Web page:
Monday, October 24, 2011

Sanctions Haven't Stopped Iran--But They Seem To Have Stopped Wikileaks

At least temporarily.

Al Jazeera is reporting that Wikileaks is hard pressed for funds:
Julian Assange, the WikiLeaks founder, has announced that financial problems may lead to the closure of the whistleblowing website at the end of the year.

The website revealed on Monday that it would stop publishing for the moment in order to focus on making money, explaining that the blockade imposed by financial companies including Visa, MasterCard, Western Union and PayPal left it with no choice.

"If WikiLeaks does not find a way to remove this blockade we will simply not be able to continue by the turn of the new year,'' Assange said in a statement.
It's not as if the decline of Wikileaks has been sudden.

Independent of the issue of funding, Wikileaks just was not as relevant as it thought it would be and just seemed out of sync with with the people it claimed to be serving.

When just releasing the information was too much for people to assimilate and the expected angry outcry did not appear, Julian Assange created a video.

When people claimed that Assange's video was manipulative and it became clear the people at Wikilieaks didn't know which information was too sensitive to be released, they turned to the news media--which did not necessarily have the same goal as Wikileaks.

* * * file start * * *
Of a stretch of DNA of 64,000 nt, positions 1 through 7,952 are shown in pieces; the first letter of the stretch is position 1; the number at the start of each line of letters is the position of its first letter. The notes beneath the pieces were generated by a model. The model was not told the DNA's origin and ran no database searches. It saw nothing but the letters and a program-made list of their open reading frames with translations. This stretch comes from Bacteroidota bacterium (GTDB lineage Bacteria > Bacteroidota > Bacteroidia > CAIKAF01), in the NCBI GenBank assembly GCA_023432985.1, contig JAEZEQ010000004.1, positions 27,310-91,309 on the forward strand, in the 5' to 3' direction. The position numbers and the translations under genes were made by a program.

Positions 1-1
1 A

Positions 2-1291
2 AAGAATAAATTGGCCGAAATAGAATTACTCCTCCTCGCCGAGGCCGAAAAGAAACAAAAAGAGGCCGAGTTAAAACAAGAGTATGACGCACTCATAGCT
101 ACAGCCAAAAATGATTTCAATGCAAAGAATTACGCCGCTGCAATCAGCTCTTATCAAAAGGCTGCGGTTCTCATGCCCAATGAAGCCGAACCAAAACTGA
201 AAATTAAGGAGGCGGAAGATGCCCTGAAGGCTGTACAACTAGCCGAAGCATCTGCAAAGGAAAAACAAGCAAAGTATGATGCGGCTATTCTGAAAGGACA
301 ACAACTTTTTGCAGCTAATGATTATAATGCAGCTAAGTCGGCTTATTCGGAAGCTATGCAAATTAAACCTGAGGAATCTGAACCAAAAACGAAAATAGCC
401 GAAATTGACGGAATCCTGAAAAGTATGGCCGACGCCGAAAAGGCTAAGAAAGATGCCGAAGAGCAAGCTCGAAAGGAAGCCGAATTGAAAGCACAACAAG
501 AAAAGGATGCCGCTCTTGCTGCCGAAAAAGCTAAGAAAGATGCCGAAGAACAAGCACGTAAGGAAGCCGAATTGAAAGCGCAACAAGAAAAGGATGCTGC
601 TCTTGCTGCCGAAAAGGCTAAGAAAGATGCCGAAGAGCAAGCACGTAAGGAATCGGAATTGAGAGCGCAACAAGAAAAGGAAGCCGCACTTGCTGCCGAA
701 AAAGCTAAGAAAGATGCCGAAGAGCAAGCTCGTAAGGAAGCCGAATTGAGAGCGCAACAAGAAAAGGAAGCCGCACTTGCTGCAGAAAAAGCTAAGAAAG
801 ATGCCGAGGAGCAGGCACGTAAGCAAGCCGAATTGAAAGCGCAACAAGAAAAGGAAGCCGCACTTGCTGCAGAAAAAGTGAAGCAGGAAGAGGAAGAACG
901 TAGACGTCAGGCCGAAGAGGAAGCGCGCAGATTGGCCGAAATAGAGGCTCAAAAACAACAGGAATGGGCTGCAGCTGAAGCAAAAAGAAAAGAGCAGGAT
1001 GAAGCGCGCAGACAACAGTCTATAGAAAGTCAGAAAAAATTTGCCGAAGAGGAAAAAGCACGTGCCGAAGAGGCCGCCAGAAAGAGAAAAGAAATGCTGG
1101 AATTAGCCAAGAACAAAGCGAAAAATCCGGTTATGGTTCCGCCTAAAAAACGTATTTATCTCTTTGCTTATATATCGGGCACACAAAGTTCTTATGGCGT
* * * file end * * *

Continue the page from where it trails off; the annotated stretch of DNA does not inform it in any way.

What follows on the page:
And then then Wikileaks discovered that instead of outrage, people who followed Wikileaks felt relief--relief that the government was doing all it could to protect their security.

Bottom line, instead of walking in the footsteps of The Pentagon Papers, Wikileaks found itself increasingly unpopular:
Indeed, it could be said that WikiLeaks was doing the one thing Americans least wished for: increasing instability and their sense of anxiety. The more WikiLeaks disclosed last year, the more American public opinion hardened against it. By December, according to a CNN poll, almost 80 percent of Americans disapproved of WikiLeaks’ release of U.S. diplomatic and military documents. In a CBS News poll, most respondents said they thought the disclosures were likely to hurt U.S. foreign relations. Three-quarters affirmed that there are “some things the public does not have a right to know if it might affect national security.”
Even if Wikileaks finds the money it needs and returns, it will never be the global watchdog it claimed to be.

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